Government

New Methane Rules Underestimate the Climate Threat from Oil and Gas

  • Posted on: 19 August 2015
  • By: JesseColeman

As promised earlier this year, the Environmental Protection Agency has released methane pollution standards for the oil and gas industry. While regulation of methane is a necessity, these rules are much too weak to accomplish the administration’s goals of meaningful greenhouse gas reduction. Here is why:

Methane Must Be Regulated, But New Rules Underestimate Its Power

Methane is 86 to 105 times as powerful as carbon dioxide at disrupting the climate over a 20-year period. The EPA and many news organizations misreport the real power of methane by using old science since updated by the Intergovernmental Panel on Climate Change (IPCC). Obama’s new rules calculate that methane is 25 times more powerful than carbon dioxide over a 100-year timeline. However, this ignores the fact that methane is most potent when it is first released. Scientists say that methane could push the climate over a “tipping point” in the next 18-25 years, causing runaway global warming, and making a 100-year timeline obsolete. In order to take the threat from methane seriously, we must join the IPCC and assess methane’s threat on a time scale that makes sense in the context of avoiding catastrophic climate change.

Craig Sautner lights a plastic jug of water from his well on fire. Methane from nearby hydraulic fracturing natural gas drilling has contaminated his water supply.

Craig Sautner lights a plastic jug of water from his well on fire. Methane from nearby hydraulic fracturing natural gas drilling has contaminated his water supply.

Oil and Gas Industry—Especially Fracking—Is the Largest Industrial Methane Polluter

It is undisputed that the oil and gas industry is the largest industrial emitter of methane. A recent study of the major gas producing shales found that the Barnett Shale around Dallas was leaking the equivalent of 16 coal plants worth of greenhouse gases every year. Similar studies from Colorado found that highly fracked areas leaked more than 19 tons of methane an hour.

But we don’t actually know how much the oil and gas industry is emitting. The Obama administration’s new rules are aimed at reducing methane between 40 to 45 percent from 2005 levels. Unfortunately, no one really knows how much methane the oil and gas industry pumped into the atmosphere in 2005. The EPA figures that the administration’s rules rely on are based on numbers self reported by the industry. These numbers are almost certainly a fraction of actual total methane emissions. Recent studies that use planes to determine methane emissions from oil and gas operations have found much higher rates of pollution than the industry or the EPA will currently admit. For example, a study released this August found that natural gas gathering facilities, which collect methane from fracked wells, lose about 100 billion cubic feet of gas every year—eight times more than the EPA estimates. A Stanford report concluded that there is already about 50 percent more methane in the atmosphere than previously estimated by the EPA. The New York Times recently reported that the creator of the technology commonly used to measure methane emissions by the oil and gas industry thinks his invention is not accurate the way the industry and some research groups use it, and is missing a huge portion of the pollution actually released by the industry.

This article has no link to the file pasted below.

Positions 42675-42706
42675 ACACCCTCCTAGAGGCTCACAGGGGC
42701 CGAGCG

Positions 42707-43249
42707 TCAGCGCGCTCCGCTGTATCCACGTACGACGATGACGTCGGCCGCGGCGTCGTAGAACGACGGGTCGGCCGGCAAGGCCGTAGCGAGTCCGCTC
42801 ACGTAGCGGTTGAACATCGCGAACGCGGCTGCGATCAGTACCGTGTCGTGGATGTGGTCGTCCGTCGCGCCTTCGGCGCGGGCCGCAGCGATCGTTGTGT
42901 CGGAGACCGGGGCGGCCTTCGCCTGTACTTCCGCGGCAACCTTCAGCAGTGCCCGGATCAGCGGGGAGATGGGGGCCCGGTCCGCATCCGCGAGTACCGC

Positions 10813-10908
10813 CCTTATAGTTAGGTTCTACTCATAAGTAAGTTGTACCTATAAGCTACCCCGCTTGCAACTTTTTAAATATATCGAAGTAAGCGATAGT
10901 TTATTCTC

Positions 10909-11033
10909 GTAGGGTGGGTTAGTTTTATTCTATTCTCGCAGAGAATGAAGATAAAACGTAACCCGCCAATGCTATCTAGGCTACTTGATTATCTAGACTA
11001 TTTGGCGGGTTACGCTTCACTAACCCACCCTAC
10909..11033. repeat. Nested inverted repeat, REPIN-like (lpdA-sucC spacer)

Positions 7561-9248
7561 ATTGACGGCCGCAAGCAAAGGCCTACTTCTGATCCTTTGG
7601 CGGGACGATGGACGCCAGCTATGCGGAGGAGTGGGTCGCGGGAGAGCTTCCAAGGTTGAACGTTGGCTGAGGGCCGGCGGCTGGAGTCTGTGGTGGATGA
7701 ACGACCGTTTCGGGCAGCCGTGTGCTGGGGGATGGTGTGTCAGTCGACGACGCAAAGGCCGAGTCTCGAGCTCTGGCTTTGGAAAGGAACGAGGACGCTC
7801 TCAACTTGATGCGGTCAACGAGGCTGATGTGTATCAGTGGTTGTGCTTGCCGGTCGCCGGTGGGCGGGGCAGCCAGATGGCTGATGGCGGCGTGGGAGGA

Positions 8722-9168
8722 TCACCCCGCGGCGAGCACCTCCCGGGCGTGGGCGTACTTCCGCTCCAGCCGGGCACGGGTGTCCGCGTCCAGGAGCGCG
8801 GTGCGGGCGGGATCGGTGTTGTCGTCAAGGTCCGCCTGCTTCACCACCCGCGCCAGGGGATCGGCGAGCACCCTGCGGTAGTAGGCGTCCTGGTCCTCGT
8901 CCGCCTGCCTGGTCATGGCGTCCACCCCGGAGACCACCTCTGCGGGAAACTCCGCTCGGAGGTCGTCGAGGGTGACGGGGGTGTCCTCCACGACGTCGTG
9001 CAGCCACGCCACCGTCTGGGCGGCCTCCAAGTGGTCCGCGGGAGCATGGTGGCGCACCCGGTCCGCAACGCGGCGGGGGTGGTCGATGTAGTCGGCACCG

These Rules Won’t Cut Enough Methane

These regulations are based on old science that misrepresents the impact of methane on the climate. The aim of the new rules is to reduce methane emissions 40 to 45 percent of an imaginary number—an underestimation of 2005 emissions. On top of that, they are only aimed at new sources, ignoring the nearly one million fracked wells and associated infrastructure that already exist in the United States. Real and meaningful reductions in methane must be made to reach the president’s global warming goals, and they have to be better than these.

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Rick Scott's Florida: Climate Change Denial Part of "the Drill"

  • Posted on: 15 April 2015
  • By: JesseColeman

Newly released documents provide further indication that Florida officials were directed not to talk about climate change.

 

In an email exchange from April of 2014 obtained by a records request, a communications official working for the Department of Environmental Protection (DEP) in Florida instructed a scientist to “make no claims as to cause” of Florida’s sea level rise. The scientist responded “I know the drill,” suggesting that a prohibition on mentioning climate change was well established in the department.